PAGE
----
A German Love Story
The exhibition MAKING VAN GOGH will focus on Van Gogh’s oeuvre in the context of its German reception. Germany played a key role in the Dutch painter’s success story.
“Van Gogh is dead, but the Van Gogh people are alive. And how alive they are! It’s Van Gogheling everywhere”, wrote Ferdinand Avenarius in “Der Kunstwart” in 1910 to describe the fascination Vincent van Gogh’s (1853–1890) paintings held for artists in Germany – particularly the younger ones – in the early twentieth century. The largest and most elaborate show in the history of the Städel to date will revolve around the special significance of German gallery owners, collectors, critics and museums for the success story of this precursor of modern art, while also illuminating his role as a decisive figure for the art of German Expressionism. It will feature more than 120 paintings and works on paper, including around 50 of the artist’s key works and 70 artworks by German artists.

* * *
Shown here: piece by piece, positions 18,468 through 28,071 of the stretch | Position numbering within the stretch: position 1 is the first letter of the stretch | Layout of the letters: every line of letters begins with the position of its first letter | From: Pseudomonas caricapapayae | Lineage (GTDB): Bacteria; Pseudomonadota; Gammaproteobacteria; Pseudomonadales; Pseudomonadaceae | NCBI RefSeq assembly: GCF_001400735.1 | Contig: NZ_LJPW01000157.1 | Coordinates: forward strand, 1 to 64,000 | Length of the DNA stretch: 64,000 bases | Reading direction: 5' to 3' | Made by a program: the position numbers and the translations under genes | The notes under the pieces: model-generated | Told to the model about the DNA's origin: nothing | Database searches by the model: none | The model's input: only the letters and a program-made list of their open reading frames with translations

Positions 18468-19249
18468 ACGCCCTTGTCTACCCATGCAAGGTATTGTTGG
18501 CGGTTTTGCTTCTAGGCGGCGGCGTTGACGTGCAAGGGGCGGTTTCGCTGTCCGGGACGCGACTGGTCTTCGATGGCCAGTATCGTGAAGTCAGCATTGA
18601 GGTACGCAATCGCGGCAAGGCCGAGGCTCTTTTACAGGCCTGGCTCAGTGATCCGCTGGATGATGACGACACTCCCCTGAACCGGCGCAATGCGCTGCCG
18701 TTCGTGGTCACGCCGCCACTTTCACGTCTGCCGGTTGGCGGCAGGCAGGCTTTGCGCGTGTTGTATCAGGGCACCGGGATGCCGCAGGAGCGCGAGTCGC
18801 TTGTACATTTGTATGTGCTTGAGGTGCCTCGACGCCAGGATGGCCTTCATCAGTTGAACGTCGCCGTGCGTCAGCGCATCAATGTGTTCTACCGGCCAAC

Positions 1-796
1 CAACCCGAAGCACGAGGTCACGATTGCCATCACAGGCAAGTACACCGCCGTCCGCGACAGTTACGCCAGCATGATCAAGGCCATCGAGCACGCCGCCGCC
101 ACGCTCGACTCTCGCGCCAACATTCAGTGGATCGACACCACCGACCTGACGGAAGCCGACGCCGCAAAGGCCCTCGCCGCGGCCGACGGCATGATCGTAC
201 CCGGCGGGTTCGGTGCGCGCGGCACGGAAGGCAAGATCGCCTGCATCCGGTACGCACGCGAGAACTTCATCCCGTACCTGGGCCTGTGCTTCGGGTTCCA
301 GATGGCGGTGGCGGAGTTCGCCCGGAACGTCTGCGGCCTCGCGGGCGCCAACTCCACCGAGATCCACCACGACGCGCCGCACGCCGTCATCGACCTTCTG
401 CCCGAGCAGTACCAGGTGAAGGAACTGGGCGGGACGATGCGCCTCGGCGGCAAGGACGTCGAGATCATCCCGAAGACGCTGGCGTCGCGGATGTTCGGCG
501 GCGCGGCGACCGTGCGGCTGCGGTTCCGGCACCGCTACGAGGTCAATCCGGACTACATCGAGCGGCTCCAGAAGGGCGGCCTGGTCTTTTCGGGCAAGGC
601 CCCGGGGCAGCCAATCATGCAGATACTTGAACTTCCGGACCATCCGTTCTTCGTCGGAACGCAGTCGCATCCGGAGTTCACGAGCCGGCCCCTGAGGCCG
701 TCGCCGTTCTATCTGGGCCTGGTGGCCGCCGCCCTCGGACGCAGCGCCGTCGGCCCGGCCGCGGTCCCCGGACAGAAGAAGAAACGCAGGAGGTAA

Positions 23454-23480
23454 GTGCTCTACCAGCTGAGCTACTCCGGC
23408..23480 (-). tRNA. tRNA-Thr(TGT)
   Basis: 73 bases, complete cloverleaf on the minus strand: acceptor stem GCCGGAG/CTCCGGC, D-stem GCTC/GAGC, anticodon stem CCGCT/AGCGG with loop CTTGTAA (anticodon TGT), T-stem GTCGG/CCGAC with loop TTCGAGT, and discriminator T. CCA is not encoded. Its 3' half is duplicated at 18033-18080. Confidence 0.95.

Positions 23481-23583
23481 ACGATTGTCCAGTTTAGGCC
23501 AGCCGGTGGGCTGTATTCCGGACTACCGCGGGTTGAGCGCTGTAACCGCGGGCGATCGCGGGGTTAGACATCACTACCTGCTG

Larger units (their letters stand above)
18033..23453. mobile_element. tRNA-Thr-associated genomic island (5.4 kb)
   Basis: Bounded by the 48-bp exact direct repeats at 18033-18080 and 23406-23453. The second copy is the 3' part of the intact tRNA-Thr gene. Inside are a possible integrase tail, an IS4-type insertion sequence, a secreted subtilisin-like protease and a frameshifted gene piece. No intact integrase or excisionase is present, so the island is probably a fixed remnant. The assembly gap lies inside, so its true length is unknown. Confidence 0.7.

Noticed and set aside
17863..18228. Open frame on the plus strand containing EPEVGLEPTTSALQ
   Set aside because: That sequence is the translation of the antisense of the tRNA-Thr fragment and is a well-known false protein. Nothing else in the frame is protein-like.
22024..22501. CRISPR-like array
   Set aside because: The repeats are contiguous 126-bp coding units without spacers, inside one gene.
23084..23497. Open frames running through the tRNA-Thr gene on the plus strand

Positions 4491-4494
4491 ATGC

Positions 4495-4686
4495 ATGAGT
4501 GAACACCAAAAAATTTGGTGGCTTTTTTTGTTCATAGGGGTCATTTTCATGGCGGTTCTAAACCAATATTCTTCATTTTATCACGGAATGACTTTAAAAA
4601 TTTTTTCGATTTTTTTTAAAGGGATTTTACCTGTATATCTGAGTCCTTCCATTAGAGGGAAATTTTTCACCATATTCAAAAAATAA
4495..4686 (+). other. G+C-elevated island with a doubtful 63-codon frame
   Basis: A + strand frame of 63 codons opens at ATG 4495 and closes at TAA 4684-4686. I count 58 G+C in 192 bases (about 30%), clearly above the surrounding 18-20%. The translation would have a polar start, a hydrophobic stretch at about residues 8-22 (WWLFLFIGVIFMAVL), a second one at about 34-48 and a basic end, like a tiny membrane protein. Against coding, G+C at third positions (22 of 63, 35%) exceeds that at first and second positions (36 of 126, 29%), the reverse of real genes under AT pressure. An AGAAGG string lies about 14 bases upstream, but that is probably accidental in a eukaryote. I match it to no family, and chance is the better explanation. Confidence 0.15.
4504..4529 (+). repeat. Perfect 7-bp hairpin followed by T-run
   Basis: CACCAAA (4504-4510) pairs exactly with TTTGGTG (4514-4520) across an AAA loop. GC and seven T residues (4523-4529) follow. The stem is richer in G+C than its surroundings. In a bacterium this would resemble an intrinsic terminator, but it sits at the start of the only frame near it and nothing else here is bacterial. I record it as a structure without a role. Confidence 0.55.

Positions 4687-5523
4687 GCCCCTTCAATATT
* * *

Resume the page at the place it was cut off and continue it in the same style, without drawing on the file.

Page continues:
The exhibition will be the first ever to take an in-depth look at Van Gogh’s œuvre in the context of its reception in Germany. Its point of departure is a selection of major works from all phases of the Dutch painter’s career. Building on that foundation, the presentation will be devoted to Van Gogh’s significance for the development of German art at the beginning of the twentieth century. Here an important reference point will be the Städel’s extensive collection of Expressionist works. Alongside well-known examples by Ernst Ludwig Kirchner, Erich Heckel, Karl Schmidt-Rottluff, Paula Modersohn-Becker, Gabriele Münter and Max Beckmann, the show will also feature artists meriting rediscovery – and on whom Van Gogh had an equally formative influence –, for example Peter August Böckstiegel, Maria Slavona or Heinrich Nauen.